Interest in the Fartz began to revive in 1990 with the release in Germany of a vinyl only LP entitled You, We See You Crawling, which was composed of previously unreleased demo tapes recorded in 1981-1982. In 1998 Alternative Tentacles issued a retrospective anthology of all the group's previous recordings entitled Because This Fuckin' World Still Stinks. It was the first time any of the Fartz material had been available on CD; all of their previous releases having been vinyl only. The 1998 CD included all the songs from both the 1981 EP and the 1982 LP, as well as unreleased demos that included some songs recorded after the band had changed its name to 10 Minute Warning. Out of the 35 tracks on this anthology, Tommy Hansen played guitar on 15 of them, and Paul Solger on the other 20.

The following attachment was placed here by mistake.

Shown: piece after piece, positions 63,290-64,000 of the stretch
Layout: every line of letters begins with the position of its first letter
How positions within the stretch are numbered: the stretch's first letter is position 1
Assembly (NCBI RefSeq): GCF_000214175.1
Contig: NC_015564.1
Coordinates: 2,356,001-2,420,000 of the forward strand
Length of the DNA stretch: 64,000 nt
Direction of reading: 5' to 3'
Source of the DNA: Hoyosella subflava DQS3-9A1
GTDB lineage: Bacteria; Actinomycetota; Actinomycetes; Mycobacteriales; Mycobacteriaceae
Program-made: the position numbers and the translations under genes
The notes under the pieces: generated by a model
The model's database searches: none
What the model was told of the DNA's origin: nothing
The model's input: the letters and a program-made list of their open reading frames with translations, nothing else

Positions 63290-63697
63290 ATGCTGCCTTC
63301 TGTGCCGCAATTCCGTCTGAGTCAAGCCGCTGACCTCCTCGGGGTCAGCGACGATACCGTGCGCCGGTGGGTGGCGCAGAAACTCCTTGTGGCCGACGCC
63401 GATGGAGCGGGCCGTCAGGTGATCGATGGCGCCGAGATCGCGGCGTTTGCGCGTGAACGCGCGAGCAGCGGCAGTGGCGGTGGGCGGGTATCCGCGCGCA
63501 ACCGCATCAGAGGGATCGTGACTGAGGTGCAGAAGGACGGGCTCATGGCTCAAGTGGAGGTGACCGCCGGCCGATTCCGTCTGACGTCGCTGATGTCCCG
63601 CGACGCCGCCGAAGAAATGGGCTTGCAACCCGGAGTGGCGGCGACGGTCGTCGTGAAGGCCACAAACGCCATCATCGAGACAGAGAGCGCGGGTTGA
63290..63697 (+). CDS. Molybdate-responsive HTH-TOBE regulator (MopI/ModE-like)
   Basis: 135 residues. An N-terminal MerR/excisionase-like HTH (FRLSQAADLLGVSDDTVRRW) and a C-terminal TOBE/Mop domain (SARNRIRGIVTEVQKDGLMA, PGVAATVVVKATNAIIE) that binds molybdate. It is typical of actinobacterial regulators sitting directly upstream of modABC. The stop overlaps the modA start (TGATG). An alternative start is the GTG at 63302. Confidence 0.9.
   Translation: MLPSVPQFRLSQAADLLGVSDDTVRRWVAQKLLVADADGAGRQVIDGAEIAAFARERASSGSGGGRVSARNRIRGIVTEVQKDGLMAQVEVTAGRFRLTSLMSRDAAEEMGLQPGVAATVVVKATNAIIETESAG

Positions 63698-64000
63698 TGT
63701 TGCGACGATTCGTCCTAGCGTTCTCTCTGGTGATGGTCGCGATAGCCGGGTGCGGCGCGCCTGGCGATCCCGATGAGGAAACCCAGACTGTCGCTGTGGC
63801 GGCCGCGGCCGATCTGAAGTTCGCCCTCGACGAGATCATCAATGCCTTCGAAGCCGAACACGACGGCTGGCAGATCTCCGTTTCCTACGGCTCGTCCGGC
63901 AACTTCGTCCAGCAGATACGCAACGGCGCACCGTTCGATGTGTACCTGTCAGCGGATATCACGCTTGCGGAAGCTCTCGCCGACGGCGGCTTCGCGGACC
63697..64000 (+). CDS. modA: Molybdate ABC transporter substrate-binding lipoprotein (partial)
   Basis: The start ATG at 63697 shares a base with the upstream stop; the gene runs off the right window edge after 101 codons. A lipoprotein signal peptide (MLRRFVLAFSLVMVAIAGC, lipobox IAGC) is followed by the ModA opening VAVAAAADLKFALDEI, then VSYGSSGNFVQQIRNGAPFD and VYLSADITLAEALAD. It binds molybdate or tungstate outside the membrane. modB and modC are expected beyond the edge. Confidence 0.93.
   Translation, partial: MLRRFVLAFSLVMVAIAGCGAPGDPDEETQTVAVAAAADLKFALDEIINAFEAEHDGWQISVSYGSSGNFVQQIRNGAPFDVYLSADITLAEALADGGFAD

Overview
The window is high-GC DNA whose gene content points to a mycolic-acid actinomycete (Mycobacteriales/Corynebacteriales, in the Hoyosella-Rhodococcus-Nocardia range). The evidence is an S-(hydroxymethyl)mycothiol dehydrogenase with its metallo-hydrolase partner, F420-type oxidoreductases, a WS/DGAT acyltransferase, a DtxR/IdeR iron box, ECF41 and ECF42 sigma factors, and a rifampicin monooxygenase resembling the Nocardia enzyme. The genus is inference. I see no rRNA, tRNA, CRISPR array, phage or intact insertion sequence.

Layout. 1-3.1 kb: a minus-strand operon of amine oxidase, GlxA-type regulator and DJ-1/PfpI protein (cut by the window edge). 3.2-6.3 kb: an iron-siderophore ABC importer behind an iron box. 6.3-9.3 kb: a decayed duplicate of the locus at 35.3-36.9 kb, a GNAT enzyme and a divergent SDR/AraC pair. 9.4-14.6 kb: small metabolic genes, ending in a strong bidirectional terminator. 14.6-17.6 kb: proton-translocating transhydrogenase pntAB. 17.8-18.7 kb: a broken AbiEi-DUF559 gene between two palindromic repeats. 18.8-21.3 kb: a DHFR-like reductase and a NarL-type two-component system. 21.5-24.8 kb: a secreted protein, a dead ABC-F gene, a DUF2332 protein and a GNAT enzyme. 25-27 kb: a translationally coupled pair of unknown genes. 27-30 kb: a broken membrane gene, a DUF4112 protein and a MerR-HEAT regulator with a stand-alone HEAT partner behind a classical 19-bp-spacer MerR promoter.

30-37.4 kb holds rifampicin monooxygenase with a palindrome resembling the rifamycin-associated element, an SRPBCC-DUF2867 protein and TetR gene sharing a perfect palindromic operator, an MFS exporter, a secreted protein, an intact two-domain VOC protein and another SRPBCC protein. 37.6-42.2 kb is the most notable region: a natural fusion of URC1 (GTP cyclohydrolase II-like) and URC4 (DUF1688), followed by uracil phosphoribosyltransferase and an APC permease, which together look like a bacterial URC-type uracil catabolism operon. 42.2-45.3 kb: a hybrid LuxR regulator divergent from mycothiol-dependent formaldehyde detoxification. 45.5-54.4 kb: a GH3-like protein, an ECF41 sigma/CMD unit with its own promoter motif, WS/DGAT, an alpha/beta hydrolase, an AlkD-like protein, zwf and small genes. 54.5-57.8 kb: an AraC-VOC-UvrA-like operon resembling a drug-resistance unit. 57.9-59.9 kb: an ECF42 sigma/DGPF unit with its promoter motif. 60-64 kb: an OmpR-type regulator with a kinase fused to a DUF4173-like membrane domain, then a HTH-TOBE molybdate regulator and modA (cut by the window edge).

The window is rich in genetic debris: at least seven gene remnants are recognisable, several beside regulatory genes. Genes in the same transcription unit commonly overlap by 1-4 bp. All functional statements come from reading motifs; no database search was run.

The release of the 1998 Fartz anthology by Alternative Tentacles prompted Blaine to reunite the lineup that had recorded the majority of the World Full of Hate LP: Steve, Paul, and Loud. However, this lineup had already changed by June 2000 when a new lineup recorded the four-song N.W.T.O. E.P. Loud was replaced on drums by Karl Fowler of the Detonators soon after their reunion, while Paul Solger played with reformed Fartz for about a year before he was replaced by Alex "Maggot Brain" Sibbald, who had been the bass player in Blaine's other band, the Accused, leaving Blaine and Steve as the only two original members in the reunited Fartz. According to an interview with Blaine, Paul was fired from the reformed Fartz after he failed to show up for the band's performance at Jeff Gilbert's "Pain in the Grass" music festival, and almost missed another show in Portland, Oregon.